In 1995 I made a list of beautiful music versions of Beatle songs played on WWMD, a station from Hagerstown ("western Maryland"). WWMD mixed beautiful music with easy listening originals from various eras. I thank WWMD for giving me a few more years of beautiful music after WGAY went barmy, but I don't think they had a fraction of the music library WGAY did. (WGAY actually recorded lots of its own beautiful music! They went to London to do it. Is that pretty cool for a radio station or what?)
Here are the 33 Beatle songs I noted over a period of a few months in 1995:
A Day In The Life *
All You Need Is Love
And I Love Her
From Me To You
Here There And Everywhere *
I'll Be Back *
I'm Happy Just To Dance With You *
I'm Only Sleeping *
If I Fell *
In My Life *
Let It Be
Norwegian Wood *
P.S. I Love You
She Loves You
She's Leaving Home *
Strawberry Fields Forever
The Long And Winding Road
The Night Before *
Things We Said Today *
This Boy *
With A Little Help From My Friends *
World Without Love (composed by Lennon-McCartney)
* Original Beatle song was NOT released for American radio airplay(!!!)
Listening to WWMD, it became obvious the closest competitor to the Beatles were Simon & Garfunkel. It scared me how many Paul Simon songs they played. That's what actually gave me the impetus to jot down the above and below lists. Here are the 14 Paul Simon songs heard in the same time period:
50 Ways To Leave Your Lover
59th Street Bridge Song (Feelin' Groovy)
A Hazy Shade Of Winter
At The Zoo
Bridge Over Troubled Water
El Condor Pasa (main tune not composed by Paul Simon)
I Am A Rock
Red Rubber Ball (co-written by Paul Simon)
Scarborough Fair (main tune not composed by Paul Simon)
The Sounds Of Silence
Note that all of these Paul Simon songs chosen for beautiful music arrangements had pop chart success. Again, to drive a point home, the Beatles were the only pop music artists to break that shackle. Even though a couple of the above tunes weren't really composed by Paul Simon, it still makes for a pretty impressive 2nd place. I tip my hat to him. I suspect whoever placed third (the Beach Boys?) would have been about as distant to Paul Simon as Simon was to the Beatles.
(While I'm paying Simon a compliment here, let me also file a complaint: two of my most-despised, stupid, idiotic, cringe-inducing songs of all time are on that list. My older brother, when he was just a kid, used to demonstrate that he could make up "poims" on the spot. Say anything and then just repeat the last sound of the line in three identical nonsense syllables. Then you (woo-woo-woo), have poetry (hee-hee-hee). Great stuff, huh? And then, 8 years later, "Mrs. Robinson" comes along, and, I couldn't believe it - a fully mature, major pop artist doing the same thing! In front of the whole world! Never mind that "koo-koo kajoob" business... And a song named "50 Ways To Leave Your Lover" when it only lists about 2.5 (the half being "make a new plan")!!! What kind of lousy scam is that? And don't get me started on the world's most impossible subject for a work of art of any kind: "Kodachrome". Give me a symphony on a drafting table, any day. It also always frustrated me that, even though pop music critics heard it, the general public never recognized the debt Paul Simon owed Bob Dylan. Listen to the vocals in "I Am A Rock" and "Cecilia", for example.)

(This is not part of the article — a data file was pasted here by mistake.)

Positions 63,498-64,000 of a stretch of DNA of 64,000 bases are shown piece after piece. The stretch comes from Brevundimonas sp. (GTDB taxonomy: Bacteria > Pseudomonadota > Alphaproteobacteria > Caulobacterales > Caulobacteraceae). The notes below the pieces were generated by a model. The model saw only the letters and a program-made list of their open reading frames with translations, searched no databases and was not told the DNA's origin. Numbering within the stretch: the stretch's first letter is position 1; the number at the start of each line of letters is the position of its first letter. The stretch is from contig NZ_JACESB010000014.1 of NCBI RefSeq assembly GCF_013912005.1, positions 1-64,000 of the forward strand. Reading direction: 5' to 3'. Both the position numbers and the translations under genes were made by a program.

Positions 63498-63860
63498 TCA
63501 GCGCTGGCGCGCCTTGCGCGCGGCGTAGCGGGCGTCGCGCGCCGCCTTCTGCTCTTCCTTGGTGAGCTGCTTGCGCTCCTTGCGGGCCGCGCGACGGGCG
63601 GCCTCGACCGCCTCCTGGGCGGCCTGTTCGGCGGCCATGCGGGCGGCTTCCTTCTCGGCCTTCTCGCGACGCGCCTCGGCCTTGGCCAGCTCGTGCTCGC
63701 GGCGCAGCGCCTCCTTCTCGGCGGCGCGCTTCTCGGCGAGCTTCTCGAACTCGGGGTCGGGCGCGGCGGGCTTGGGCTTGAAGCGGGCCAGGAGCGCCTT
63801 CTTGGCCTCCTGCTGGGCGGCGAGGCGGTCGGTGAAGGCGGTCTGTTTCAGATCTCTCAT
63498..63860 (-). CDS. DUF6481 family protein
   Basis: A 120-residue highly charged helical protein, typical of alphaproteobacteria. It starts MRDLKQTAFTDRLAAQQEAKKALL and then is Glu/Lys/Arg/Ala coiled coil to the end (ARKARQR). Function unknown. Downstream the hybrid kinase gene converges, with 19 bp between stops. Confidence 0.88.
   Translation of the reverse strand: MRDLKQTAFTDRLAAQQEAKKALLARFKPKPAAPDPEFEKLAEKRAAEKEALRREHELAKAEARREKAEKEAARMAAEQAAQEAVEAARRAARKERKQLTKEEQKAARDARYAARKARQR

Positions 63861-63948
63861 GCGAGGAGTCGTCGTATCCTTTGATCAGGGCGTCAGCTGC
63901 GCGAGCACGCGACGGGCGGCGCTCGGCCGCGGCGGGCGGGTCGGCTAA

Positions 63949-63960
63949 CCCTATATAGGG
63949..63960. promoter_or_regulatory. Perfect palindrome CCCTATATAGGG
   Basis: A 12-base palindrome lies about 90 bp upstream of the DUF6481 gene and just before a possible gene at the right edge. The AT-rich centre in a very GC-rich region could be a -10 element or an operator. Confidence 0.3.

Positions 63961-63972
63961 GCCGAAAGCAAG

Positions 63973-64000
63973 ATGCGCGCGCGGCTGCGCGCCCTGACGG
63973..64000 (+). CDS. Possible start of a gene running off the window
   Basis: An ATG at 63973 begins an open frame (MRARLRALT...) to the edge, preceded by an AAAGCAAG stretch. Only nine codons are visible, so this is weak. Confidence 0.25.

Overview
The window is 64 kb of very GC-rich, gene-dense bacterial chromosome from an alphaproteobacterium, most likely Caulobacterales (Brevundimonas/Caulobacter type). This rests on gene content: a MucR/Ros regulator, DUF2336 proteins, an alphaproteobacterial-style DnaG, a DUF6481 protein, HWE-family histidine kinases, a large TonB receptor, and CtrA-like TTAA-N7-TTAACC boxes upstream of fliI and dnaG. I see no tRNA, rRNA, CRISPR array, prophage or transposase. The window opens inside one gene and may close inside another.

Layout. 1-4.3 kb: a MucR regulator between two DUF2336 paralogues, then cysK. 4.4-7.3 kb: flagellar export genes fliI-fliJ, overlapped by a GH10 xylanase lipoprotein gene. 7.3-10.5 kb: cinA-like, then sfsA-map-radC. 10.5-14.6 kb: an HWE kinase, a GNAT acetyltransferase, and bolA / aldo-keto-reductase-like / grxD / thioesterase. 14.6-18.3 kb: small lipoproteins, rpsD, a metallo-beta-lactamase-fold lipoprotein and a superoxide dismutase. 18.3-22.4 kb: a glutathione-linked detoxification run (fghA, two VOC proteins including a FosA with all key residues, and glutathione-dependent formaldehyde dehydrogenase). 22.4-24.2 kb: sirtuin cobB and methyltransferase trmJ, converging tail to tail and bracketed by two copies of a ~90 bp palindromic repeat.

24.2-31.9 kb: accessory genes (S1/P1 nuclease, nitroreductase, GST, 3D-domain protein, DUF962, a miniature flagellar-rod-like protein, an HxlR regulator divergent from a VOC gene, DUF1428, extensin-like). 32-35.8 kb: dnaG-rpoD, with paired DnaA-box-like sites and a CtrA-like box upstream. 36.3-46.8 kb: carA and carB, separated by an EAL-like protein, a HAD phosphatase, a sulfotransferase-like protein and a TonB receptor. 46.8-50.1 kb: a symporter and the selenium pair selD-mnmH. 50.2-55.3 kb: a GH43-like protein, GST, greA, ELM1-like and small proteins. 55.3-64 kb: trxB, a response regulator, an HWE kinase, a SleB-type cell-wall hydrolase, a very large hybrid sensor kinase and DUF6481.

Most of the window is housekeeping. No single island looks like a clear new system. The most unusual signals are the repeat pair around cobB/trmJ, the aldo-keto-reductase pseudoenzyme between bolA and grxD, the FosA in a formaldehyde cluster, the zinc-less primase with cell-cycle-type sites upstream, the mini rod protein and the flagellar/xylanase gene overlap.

Now, it's only fair to note that Simon was one songwriter, and Lennon-McCartney was two. But, having noted that, it's only fair to add in the 16 solo Beatle songs I logged during the study:
All Those Years Ago (George Harrison)
Ebony And Ivory (Paul McCartney)
Goodnight Tonight (Paul McCartney)
Imagine (John Lennon)
Let 'Em In (Paul McCartney)
Live And Let Die (Paul McCartney)
Love (John Lennon)
Mull Of Kintyre (Paul McCartney)
My Love (Paul McCartney)
My Sweet Lord (George Harrison)
No More Lonely Nights (Paul McCartney)
Say Say Say (Paul McCartney)
So Bad/Pipes Of Peace medley (Paul McCartney)
Starting Over (John Lennon)
With A Little Luck (Paul McCartney)
Woman (John Lennon)
If the listener (i.e., me) thought he heard a bit more Paul Simon relative to the Beatles than the ratio of songs (14 to 33) would lead him to expect, he was right. When you count the total number of songs heard, Simon came very close to half the Beatles' total (59 to 123). The explanation is that the WWMD library seems to have had more versions of certain Paul Simon songs - in particular, "Bridge Over Troubled Water", "Scarborough Fair" and "El Condor Pasa" - which got treated as separate and equal songs in the rotation. In fact, even though Simon was represented by less songs than the solo Beatles (14 to 16), he got more total airings (59 to 51).
Of course, the WWMD library had multiple versions of various Beatle songs, too. One of my great radio experiences was when "Let It Be" got played twice within a space of 3 songs. The first one was a version featuring a string quartet; the second, a brass quartet. The song in the middle was a beautiful music version of Roy Orbison's "You Got It". Pretty neat 1-2-3 line-up, eh?
Sorry, but you'll never have a chance to hear something like that yourself. And that's what you all get for bad-mouthing beautiful music.
1. Whoops, it occurred to me that I can think of one example myself: Bob Dylan's "Wigwam". But hearing a beautiful music version of that obscure track from Dylan's oddball (but neat) "Self Portrait" album ranks up there with my most amazing radio listening experiences. So... name another example.
Contact Donald Sauter: send an email; view guestbook; sign guestbook.
Back to Donald Sauter's main page.
Rather shop than think? Please visit My Little Shop of Rare and Precious Commodities.
Back to the top of this page.
Parents, if you're considering tutoring or supplemental education for your child, you may be interested in my observations on Kumon.